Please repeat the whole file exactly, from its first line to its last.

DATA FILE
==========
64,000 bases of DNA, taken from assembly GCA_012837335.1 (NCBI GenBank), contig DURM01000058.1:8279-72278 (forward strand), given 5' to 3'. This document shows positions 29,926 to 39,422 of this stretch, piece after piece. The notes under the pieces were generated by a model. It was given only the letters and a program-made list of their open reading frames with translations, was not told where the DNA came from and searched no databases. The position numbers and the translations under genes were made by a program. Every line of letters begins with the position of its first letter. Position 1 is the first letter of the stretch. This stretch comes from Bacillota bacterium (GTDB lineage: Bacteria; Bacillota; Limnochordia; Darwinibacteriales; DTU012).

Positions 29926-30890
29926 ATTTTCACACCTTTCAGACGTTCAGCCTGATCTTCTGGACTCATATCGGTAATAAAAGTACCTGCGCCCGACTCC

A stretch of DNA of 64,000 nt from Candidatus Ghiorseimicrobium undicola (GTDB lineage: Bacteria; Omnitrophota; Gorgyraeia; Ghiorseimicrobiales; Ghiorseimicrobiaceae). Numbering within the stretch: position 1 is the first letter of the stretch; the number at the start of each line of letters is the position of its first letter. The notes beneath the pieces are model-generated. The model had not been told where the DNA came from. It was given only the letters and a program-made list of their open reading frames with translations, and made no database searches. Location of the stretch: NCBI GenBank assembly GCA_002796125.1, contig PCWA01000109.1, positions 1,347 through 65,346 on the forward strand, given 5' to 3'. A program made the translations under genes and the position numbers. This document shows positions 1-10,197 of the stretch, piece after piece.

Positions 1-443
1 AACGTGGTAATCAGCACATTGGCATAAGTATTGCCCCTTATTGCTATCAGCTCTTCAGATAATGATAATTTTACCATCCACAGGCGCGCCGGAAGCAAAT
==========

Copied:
64,000 bases of DNA, taken from assembly GCA_012837335.1 (NCBI GenBank), contig DURM01000058.1:8279-72278 (forward strand), given 5' to 3'. This document shows positions 29,926 to 39,422 of this stretch, piece after piece. The notes under the pieces were generated by a model. It was given only the letters and a program-made list of their open reading frames with translations, was not told where the DNA came from and searched no databases. The position numbers and the translations under genes were made by a program. Every line of letters begins with the position of its first letter. Position 1 is the first letter of the stretch. This stretch comes from Bacillota bacterium (GTDB lineage: Bacteria; Bacillota; Limnochordia; Darwinibacteriales; DTU012).

Positions 29926-30890
29926 ATTTTCACACCTTTCAGACGTTCAGCCTGATCTTCTGGACTCATATCGGTAATAAAAGTACCTGCGCCCGACTCC

A stretch of DNA of 64,000 nt from Candidatus Ghiorseimicrobium undicola (GTDB lineage: Bacteria; Omnitrophota; Gorgyraeia; Ghiorseimicrobiales; Ghiorseimicrobiaceae). Numbering within the stretch: position 1 is the first letter of the stretch; the number at the start of each line of letters is the position of its first letter. The notes beneath the pieces are model-generated. The model had not been told where the DNA came from. It was given only the letters and a program-made list of their open reading frames with translations, and made no database searches. Location of the stretch: NCBI GenBank assembly GCA_002796125.1, contig PCWA01000109.1, positions 1,347 through 65,346 on the forward strand, given 5' to 3'. A program made the translations under genes and the position numbers. This document shows positions 1-10,197 of the stretch, piece after piece.

Positions 1-443
1 AACGTGGTAATCAGCACATTGGCATAAGTATTGCCCCTTATTGCTATCAGCTCTTCAGATAATGATAATTTTACCATCCACAGGCGCGCCGGAAGCAAAT